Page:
In the field of **math**, is called **function** to **relationship** that is established between two sets through which, each of the elements of the **first set**, he is **assigns one element – or none – of the second**. Depending on their characteristics, there are different types of functions, such as **injective function**, the **logarithmic function**, the **exponential function** and the **quadratic function**, among many others.

The **surjective function** implies that each element of the second set is the **picture** of at least one element of the first set. This function is also known as **subjective**, **surjective**, **surjective**, **epjective** or **exhaustive**.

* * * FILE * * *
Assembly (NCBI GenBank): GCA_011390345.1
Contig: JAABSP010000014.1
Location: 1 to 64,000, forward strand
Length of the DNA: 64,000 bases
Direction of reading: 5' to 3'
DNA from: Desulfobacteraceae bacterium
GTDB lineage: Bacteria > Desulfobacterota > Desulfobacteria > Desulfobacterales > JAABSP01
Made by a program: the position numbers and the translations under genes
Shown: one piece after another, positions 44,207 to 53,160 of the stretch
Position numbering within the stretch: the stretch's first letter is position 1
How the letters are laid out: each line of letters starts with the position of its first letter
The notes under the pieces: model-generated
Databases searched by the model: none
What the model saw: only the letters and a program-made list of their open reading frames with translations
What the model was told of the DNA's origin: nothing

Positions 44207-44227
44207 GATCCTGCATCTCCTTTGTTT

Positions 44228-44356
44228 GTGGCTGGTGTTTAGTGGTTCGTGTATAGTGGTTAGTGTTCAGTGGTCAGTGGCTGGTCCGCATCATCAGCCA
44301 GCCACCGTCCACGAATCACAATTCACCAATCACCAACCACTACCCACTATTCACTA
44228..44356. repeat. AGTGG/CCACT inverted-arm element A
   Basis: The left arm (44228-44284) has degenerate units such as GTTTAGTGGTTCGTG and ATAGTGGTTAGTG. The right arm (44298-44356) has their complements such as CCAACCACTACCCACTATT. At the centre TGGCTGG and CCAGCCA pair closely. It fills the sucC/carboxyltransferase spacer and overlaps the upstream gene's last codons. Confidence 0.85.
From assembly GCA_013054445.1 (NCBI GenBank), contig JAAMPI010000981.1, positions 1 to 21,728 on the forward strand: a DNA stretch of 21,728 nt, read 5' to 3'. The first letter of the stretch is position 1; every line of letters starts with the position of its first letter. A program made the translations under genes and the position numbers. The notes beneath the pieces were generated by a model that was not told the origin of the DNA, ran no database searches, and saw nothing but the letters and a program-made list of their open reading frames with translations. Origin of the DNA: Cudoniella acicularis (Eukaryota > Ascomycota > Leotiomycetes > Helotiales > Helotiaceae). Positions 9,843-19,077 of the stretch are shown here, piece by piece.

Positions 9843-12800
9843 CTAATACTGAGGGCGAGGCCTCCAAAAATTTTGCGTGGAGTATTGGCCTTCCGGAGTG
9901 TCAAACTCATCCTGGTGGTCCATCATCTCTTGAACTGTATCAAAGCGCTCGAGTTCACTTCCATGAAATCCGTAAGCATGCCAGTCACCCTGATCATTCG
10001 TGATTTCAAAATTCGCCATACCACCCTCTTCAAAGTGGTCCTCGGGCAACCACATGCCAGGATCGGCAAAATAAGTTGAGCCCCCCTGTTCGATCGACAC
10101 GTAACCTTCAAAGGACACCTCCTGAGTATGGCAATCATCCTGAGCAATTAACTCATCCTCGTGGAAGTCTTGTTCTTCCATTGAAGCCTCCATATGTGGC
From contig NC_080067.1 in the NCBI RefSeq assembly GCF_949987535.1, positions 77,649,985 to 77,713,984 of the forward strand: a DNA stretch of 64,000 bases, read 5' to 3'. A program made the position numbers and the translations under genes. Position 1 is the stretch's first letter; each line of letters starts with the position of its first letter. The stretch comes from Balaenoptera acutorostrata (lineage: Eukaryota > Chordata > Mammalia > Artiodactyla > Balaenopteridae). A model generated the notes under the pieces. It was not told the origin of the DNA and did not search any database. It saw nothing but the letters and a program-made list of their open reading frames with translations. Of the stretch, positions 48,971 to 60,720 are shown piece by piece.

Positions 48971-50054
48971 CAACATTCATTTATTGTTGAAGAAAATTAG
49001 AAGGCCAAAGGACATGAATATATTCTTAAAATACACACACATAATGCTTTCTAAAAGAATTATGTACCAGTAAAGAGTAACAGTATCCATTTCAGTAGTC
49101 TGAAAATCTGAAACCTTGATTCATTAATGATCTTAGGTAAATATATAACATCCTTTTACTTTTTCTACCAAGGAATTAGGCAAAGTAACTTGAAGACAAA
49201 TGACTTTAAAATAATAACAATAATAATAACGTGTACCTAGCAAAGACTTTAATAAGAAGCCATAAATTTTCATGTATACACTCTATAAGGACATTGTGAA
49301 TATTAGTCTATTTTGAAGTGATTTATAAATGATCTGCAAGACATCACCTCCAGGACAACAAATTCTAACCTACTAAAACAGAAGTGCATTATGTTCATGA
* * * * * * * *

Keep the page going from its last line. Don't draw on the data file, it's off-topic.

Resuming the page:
It can be said that, in a surjective function, each **element** of the second set (which we can call **Y**) has at least one element from the first set (**X**) to which it corresponds.

In formal terms, the surjective function is written like this **mode**: **f (x) = y**. In this way, each **Y** of **Y** corresponds to one or more **x** of **X**.

The surjective function assumes that the **route** of the **function** is the second set (**Y**). That is why it can be stated that in a surjective function the path and the domain (starting set or definition set) are equal.

Let’s see a **example** concrete to understand what the notion alludes to. Let’s take the function **X → Y** defined by **f (x) = 4x**.

Set **X** is made up of the elements **{2, 4, 6}**. Set **Y**, according to the function, is **{8, 16, 24}** as

**f (2) = 8f (4) = 16f (6) = 24**

Therefore, **f: {2, 4, 6} → {8, 16, 24}** defined by **f (x) = 4x** turns out a **surjective function**.